Setting a Successful New Year's Resolution
Every year we strive to be better by setting a New Year’s resolution. Sometimes these goals can be important for our well-being such as goals of physical fitness, eating a healthy diet, or spending more time with family. Despite their importance, many resolutions are abandoned early in the year. Do you find yourself giving up on your New Year’s resolution or even forgetting your New Year’s Resolution less than halfway through the year? If so, you may need to change how you are setting your resolution.
Setting a specific goal is helpful to initiate a change in behavior. For example, a person that is trying to be healthier can set a specific goal to eat five servings of fruits and vegetables per day. A person can easily assess if they met their goal by counting the servings of fruits and vegetables they consumed. However, New Year’s resolutions involve more than just initiating a behavior. They are long-term commitments that require constant motivation and avoidance of temptation. In the case of the goal to eat more fruits and vegetables, a person must motivate themselves to prepare a salad or smoothie that they might not have taken the time to make in the past. Consuming Powdies sachets makes meeting this requirement more convenient, but users will still need to resistant unhealthy options. This is where abstract goals become important. Abstract goals are broader, such as the desire to be healthier. They are more difficult to assess than specific goals, which makes abstract goals harder to start and maintain in the beginning. However, abstract goals give the reason for why we want to change our behavior. This makes abstract goals more important to us and make us more likely to commit to them. Combining both specific and abstract goals in a New Year’s resolution has been shown increase the amount of effort people put into their New Year’s Resolutions, which makes them more likely to succeed .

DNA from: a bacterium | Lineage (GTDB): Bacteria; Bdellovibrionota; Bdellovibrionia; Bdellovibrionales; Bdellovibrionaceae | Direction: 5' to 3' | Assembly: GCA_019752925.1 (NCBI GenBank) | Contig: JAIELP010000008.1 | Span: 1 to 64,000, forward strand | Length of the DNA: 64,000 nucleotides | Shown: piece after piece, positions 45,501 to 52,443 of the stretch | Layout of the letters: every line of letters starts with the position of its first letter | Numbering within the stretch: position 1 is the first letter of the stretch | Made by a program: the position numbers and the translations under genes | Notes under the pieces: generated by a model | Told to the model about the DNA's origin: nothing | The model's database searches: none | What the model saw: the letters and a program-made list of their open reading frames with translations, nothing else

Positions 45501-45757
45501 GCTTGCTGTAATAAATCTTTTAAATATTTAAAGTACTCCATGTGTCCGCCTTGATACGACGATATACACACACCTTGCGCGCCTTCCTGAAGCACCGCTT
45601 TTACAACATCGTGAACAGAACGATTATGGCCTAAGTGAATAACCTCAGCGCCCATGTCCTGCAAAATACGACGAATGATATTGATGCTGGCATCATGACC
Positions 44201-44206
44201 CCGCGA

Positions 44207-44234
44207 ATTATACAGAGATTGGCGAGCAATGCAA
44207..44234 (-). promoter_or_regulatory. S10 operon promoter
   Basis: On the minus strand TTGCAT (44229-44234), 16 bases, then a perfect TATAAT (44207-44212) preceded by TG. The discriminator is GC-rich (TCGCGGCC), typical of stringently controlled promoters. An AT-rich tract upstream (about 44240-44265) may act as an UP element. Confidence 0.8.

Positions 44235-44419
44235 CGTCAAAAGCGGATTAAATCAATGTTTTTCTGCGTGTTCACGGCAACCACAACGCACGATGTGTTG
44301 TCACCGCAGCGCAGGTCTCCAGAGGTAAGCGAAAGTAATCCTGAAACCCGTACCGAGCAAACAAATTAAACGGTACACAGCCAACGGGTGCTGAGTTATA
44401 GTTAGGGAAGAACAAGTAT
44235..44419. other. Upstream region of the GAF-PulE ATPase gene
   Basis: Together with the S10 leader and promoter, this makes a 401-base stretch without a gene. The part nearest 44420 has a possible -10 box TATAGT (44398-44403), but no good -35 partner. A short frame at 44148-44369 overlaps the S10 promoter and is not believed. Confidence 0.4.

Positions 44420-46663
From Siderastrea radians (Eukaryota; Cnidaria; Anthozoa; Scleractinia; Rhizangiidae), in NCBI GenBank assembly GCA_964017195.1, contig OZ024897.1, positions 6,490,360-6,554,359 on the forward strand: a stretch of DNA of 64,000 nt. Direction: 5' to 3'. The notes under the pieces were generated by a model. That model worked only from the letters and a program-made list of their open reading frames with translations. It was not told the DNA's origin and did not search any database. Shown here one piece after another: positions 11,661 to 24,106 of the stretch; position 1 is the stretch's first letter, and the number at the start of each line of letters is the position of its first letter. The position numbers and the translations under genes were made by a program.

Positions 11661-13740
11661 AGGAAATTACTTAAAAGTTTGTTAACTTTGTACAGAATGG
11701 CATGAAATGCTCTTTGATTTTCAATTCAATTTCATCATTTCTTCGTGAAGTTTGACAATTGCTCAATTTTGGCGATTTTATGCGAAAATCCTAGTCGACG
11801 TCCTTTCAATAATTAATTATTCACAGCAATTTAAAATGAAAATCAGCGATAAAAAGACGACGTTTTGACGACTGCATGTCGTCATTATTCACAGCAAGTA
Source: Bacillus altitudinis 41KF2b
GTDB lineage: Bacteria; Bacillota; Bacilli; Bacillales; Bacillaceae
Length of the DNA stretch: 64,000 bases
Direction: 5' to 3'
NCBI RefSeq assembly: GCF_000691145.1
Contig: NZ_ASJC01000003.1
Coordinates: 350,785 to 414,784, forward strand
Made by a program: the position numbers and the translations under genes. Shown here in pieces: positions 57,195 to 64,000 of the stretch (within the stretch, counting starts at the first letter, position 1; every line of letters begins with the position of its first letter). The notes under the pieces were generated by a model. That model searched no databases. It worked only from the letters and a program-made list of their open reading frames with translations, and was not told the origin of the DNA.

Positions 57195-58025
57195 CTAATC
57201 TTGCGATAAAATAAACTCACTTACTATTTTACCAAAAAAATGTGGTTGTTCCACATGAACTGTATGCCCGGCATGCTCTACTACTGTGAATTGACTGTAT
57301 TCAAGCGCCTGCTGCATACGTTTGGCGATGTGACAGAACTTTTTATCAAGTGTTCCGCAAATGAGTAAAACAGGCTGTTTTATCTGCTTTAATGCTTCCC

We suggest setting a New Year’s Resolution with both specific and abstract goal components. This will make your New Year’s Resolution more successful. If you are still looking for a New Year’s resolution, try setting a specific goal to eat at least five servings of fruits and vegetables each day with the abstract goal to be healthier. It could help you prevent disease, have better heart health, and better immune system function!
 Höchli, Bettina, Adrian Brügger, and Claude Messner. "Making New Year's Resolutions that Stick: Exploring how Superordinate and Subordinate Goals Motivate Goal Pursuit." Applied Psychology: Health and Well‐Being 12.1 (2020): 30-52.